Thursday, April 13, 2017
From the Bench with Francis: Seattle Children's New Technology for TCS
A regular column on craniofacial news and technology by Dr. Francis Smith
Craniofacial surgeons at Seattle Children's Hospital have devised a radical new surgical approach to opening the airway in children with severe form of Treacher Collins syndrome (TCS).
Like many other craniofacial syndromes, TCS involves anatomical disruption of the airway due to malformations of the mandible (lower jaw) and other structures that result in dangerous, and often fatal, obstruction of the upper airway. Consequently, children with more severe forms of TCS need tracheostomy to breathe until they can have some form of jaw surgery later on to open their airways.
For over two decades, the standard paradigm for opening the TCS airway has been to bring forward the mandible (and with it, the tongue), either by cutting it apart and repositioning or realigning the jaw with rib grafts, plates, screws, and other hardware (called orthognathic surgery), or in more recent years, by a gradual process of distracting the jaw forward with internal or external distraction hardware that is turned daily for weeks or months postoperatively until the jaw is sufficiently lengthened (this is called mandibular distraction osteogenesis). However, jaw lengthening has a poor success rate.
However, a team of craniofacial surgeons at Seattle Children's Hospital have recently developed a completely new approach to opening the airway in children with severe TCS. Plastic surgeon Dr. Richard Hopper (surgical director of Seattle Children's Craniofacial Center) and his team redefine the syndrome (and its airway obstruction) as actually a rotation deformity of the entire face, not a lower jaw problem. Their experience with severely airway compromised children with a rare form of craniofacial microsomia whose faces were rotated backwards, cutting off their airways so they were no longer able to be helped with tracheotomy, drove the team to devise a new surgical approach--rotating their faces forward in order to open their airways--which they soon adapted to children with TCS.
Called "subcranial rotation distraction," this is a three-stage surgical process taking a year and occurring after growth of the upper face has finished (age 9 and older). In the first operation (the most complex one), the child's entire face is cut free of the skull base (so the whole face can be moved forward as one unit), the jaws are wired shut, and a metal hinge is created at the top of the nose so that a midface distraction device, paired with mandibular distraction devices, can be attached in order to gradually distract the entire face forward over a period of weeks to a month after the initial surgery. During this distraction process (while the devices are activated a little each day), new bone develops and grows within the gradually widening gap between the advancing face and the skull base. Once Dr. Hopper feels that the face has been distracted or lengthened forward enough, the daily turning of the screws stops while the new bone tissue hardens forming a longer upper and lower jaw. After a while, the second surgery involves simply unwiring the jaws so that the child can open his or her mouth again. The distraction apparatus remains in place for two to three months more while the bones continue to consolidate and harden, then in a third surgery, these devices are all removed (and new cheekbones are built from skull bone grafts).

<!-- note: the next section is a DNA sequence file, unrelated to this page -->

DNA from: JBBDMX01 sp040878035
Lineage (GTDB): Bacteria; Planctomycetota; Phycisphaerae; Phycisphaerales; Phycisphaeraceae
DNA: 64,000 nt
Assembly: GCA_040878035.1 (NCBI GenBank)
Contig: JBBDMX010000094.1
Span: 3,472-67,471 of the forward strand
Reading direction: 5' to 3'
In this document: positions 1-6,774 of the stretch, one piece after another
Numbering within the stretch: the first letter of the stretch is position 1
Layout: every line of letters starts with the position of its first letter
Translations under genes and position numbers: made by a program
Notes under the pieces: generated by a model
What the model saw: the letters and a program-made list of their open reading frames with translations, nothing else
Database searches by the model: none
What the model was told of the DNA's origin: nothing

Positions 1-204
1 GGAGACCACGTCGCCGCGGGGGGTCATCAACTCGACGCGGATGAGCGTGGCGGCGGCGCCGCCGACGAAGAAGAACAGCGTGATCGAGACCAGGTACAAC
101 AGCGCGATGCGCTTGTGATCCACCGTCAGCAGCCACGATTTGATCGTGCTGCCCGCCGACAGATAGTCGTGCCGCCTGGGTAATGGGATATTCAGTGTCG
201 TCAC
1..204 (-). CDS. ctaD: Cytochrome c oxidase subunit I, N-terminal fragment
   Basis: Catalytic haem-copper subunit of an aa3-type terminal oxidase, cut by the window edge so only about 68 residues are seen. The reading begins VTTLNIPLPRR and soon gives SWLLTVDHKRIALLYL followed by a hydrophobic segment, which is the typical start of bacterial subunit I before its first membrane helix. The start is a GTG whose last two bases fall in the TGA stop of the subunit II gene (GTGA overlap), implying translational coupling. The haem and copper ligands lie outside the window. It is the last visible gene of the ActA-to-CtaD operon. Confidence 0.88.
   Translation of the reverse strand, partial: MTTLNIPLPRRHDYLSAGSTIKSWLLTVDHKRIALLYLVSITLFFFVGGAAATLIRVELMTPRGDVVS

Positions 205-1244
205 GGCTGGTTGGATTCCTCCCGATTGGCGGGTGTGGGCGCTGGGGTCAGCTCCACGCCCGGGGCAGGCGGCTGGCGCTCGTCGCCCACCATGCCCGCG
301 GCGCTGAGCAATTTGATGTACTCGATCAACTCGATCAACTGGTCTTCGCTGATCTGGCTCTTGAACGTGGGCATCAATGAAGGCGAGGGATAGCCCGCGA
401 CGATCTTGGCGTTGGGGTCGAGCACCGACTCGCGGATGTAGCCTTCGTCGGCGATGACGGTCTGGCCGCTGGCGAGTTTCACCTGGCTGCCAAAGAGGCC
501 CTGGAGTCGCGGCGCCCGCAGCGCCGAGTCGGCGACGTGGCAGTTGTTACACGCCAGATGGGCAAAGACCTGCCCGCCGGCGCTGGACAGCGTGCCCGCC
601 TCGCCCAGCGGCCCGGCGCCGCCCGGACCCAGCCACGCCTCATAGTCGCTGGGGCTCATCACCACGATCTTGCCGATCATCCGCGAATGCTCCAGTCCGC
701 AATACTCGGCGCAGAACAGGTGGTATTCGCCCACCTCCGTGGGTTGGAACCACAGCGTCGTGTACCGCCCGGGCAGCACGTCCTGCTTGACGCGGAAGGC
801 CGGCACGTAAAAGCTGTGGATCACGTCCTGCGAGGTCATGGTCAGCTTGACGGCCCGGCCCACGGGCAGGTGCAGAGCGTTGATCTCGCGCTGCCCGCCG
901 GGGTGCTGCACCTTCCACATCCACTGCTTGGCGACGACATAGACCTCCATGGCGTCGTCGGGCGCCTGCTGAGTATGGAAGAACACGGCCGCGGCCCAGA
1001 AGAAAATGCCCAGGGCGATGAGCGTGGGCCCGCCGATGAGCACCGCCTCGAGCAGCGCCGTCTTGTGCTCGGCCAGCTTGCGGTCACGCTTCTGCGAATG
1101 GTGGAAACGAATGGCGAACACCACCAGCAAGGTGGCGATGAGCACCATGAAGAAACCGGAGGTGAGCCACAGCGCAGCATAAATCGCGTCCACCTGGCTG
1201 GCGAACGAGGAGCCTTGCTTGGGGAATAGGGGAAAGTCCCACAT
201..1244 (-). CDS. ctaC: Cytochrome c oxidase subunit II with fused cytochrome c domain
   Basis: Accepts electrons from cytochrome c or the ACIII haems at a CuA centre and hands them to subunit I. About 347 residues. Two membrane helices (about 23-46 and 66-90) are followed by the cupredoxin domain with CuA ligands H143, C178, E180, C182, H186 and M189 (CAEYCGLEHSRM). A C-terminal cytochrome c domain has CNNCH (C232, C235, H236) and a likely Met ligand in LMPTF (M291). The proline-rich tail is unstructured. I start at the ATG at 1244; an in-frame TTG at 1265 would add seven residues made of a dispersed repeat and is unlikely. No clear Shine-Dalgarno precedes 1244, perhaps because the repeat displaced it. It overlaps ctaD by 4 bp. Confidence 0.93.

During this whole yearlong process, a tracheostomy and feeding tube remain in place.
Dr. Hopper and his team consider their radical process a greater success in opening the airway because it moves the whole face forward and provides greater stability than merely lengthening the lower jaw, which so often relapses afterwards. He continues to monitor the growth outcomes of the new procedure in his patients through their teen years. His hopes are that the evidence of the success of the new approach will bear itself out and eventually spread nationwide as other craniofacial centers see its success.